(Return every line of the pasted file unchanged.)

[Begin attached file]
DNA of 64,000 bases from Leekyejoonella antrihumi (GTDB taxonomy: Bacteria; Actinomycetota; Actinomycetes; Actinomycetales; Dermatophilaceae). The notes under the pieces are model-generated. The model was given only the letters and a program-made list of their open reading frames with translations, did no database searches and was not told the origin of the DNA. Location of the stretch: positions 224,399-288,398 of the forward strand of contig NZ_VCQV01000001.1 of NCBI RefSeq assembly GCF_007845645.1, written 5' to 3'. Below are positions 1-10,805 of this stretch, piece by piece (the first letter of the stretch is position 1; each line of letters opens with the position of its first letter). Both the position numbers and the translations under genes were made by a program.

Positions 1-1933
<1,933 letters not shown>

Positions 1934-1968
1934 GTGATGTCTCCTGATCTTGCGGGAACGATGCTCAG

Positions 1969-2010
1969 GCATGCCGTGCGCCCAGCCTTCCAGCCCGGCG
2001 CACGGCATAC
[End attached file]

DNA of 64,000 bases from Leekyejoonella antrihumi (GTDB taxonomy: Bacteria; Actinomycetota; Actinomycetes; Actinomycetales; Dermatophilaceae). The notes under the pieces are model-generated. The model was given only the letters and a program-made list of their open reading frames with translations, did no database searches and was not told the origin of the DNA. Location of the stretch: positions 224,399-288,398 of the forward strand of contig NZ_VCQV01000001.1 of NCBI RefSeq assembly GCF_007845645.1, written 5' to 3'. Below are positions 1-10,805 of this stretch, piece by piece (the first letter of the stretch is position 1; each line of letters opens with the position of its first letter). Both the position numbers and the translations under genes were made by a program.

Positions 1-1933
<1,933 letters not shown>

Positions 1934-1968
1934 GTGATGTCTCCTGATCTTGCGGGAACGATGCTCAG

Positions 1969-2010
1969 GCATGCCGTGCGCCCAGCCTTCCAGCCCGGCG
2001 CACGGCATAC